In 2013, when Microsoft purchased Nokia’s Devices and Services business, the company promised to invest $250 million in a data centre located in Finland that was specifically meant to provide services to European customers. Construction of the data centre never started.

And yet, Finland accuses Microsoft of contributing to the economic downturn that affects the country, as the company fired thousands of people under its restructuring plan and closed facilities that were once among the most successful in Europe.

The research and development centre in Salo was shut down by Microsoft, turning the city into what many described as a “ghost town.” The local facility started operations in the mid-1980s, and its closure dramatically impacted the city, with local sources revealing that “schools are closing, restaurants are mostly empty, and youths worried that they won’t be able to find jobs.”

Employment Minister Jari Lindstrom said Vole must bear as big a responsibility as possible over what they have done by laying off people.

Microsoft has not said anything but then again that is pretty much what anyone would expect.  Vole wants to put the whole Nokia fiasco behind it.

Nintendo planning a restructuring

Nintendo_former_headquarter_plate_KyotoNintendo’s most recent fiscal-year disclosure mentioned that it was planning some serious corporate restructuring.

The outfit has been rolling out more details about how that restructuring will work, and accidently released some news about its new business plans.  Yesterday it was talking about the company’s amended articles of incorporation, expected to be approved by shareholders this June. In the document are three new entries in its “business engagement” list. Apparently Nintendo wants to get into restaurants, medical and health devices, and “computer software”.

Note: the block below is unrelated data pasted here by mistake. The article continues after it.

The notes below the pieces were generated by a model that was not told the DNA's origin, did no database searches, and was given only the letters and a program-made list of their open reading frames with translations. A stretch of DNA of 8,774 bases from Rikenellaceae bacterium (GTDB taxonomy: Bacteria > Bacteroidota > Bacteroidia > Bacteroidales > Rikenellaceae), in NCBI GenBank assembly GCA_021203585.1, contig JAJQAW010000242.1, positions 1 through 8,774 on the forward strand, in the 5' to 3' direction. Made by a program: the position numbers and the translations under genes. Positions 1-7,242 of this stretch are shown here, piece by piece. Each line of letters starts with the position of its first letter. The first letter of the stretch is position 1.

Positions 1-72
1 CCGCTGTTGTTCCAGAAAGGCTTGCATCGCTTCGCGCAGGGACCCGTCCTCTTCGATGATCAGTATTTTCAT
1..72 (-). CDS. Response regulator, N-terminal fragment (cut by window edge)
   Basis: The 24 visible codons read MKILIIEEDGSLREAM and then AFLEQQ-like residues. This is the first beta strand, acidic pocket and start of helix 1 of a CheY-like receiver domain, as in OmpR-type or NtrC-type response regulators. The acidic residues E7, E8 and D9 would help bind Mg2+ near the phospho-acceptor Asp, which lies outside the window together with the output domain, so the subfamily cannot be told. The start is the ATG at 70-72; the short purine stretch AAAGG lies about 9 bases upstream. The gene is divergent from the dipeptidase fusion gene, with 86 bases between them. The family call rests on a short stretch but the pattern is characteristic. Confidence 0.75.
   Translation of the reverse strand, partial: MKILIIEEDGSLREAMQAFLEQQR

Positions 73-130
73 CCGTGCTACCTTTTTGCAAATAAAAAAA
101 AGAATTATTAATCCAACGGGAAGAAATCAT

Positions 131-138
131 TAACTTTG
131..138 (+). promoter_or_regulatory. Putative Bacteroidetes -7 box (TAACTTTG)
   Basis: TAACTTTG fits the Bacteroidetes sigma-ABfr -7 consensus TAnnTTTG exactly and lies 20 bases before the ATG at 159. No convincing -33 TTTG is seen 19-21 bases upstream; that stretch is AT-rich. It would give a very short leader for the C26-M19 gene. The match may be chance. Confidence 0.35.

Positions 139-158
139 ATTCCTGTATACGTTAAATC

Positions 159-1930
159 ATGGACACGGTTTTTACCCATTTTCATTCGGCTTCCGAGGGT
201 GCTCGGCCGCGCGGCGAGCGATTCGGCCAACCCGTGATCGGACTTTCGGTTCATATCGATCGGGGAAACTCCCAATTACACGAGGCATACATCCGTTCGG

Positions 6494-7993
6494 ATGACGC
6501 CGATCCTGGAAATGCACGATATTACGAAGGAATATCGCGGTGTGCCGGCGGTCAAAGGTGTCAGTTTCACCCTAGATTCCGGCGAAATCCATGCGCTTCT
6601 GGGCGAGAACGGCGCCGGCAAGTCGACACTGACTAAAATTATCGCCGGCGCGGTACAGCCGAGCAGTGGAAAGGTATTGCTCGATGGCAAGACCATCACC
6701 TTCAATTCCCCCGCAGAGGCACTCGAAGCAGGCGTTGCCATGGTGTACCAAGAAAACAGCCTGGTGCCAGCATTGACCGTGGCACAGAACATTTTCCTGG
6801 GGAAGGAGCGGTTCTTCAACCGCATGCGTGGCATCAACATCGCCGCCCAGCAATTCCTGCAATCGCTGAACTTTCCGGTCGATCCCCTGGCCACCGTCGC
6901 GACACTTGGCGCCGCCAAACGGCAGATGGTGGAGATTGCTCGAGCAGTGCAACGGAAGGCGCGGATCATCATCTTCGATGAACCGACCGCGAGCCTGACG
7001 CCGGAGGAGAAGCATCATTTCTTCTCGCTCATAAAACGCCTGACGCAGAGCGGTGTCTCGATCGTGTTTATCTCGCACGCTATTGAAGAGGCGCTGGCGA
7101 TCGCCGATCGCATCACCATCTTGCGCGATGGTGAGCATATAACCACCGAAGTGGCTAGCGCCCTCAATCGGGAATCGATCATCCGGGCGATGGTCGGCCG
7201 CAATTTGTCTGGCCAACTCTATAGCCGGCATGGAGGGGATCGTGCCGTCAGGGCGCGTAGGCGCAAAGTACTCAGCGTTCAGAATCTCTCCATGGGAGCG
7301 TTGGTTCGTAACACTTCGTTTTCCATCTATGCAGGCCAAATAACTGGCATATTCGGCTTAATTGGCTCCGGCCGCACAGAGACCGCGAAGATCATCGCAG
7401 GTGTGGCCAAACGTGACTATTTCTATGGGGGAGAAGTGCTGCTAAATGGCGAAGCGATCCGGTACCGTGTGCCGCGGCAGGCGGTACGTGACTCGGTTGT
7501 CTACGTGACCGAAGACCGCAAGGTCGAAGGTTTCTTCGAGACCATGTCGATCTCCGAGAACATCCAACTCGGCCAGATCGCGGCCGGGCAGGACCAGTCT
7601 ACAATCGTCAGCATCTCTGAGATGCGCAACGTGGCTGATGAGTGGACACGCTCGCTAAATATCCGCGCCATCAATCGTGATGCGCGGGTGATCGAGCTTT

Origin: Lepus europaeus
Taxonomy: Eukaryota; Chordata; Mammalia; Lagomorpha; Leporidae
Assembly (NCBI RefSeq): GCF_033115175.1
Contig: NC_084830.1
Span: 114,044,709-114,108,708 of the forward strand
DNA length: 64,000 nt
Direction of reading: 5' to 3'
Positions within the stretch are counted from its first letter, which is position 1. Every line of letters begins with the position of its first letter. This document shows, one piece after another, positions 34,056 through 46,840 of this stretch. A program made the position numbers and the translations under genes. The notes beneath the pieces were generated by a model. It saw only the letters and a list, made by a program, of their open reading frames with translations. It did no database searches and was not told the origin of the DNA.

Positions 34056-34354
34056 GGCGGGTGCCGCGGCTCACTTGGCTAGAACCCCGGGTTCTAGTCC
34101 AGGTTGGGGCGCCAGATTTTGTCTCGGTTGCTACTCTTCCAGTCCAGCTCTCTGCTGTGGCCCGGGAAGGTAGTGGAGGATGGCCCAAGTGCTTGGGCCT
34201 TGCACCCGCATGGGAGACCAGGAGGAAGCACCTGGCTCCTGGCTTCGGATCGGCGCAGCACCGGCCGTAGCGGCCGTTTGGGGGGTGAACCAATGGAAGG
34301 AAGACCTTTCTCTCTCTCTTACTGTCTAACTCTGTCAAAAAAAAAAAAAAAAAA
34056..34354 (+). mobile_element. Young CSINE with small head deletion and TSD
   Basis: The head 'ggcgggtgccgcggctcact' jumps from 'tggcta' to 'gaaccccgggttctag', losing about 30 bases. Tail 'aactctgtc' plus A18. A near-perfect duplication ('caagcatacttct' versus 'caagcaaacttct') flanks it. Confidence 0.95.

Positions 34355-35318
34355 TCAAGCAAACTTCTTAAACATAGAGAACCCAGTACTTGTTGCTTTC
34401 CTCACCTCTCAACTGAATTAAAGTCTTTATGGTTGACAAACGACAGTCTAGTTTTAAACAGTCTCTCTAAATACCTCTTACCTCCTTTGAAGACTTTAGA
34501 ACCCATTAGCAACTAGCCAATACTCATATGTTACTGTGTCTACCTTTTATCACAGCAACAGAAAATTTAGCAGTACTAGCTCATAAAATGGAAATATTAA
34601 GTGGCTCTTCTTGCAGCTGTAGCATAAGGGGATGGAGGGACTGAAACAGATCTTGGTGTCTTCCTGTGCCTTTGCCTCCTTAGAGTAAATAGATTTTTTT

Nintendo has publicly announced, then backpedalled on its heart rate monitor (the Wii Vitality Sensor) and a sleep-tracking system. Nintendo-themed restaurant seems pretty obvious, particularly in Japan. But why add “computer software” to the mix? Nintendo already writes computer software, so it might have something else in mind.

That list mentioned that Nintendo will license its “intellectual property rights.”

Nintendo does have some engaged businesses which include things that it has not made for years. This includes office equipment and tools and sporting equipment.  This part of the restructuring might not lead to new products and might just be a legal trick to allow some decent patent trolling.


Chipzilla hopes to solve its problems by eating itself

Ouroboros_1Intel has become a monster which eats its own tail and firing thousands of staff who do not fit into its glorious Internet of Things and cloudy vision of the future.

Intel has announced that it is giving more that 11 percent of its employees their pink slips by next year. This decimation will come through site consolidations worldwide, a combination of voluntary and involuntary departures, and a re-evaluation of programmes.

Intel expects its restructuring to deliver $750 million in savings this year and annual run rate savings of $1.4 billion by mid-2017. The company will record a one-time charge of approximately $1.2 billion in the second quarter.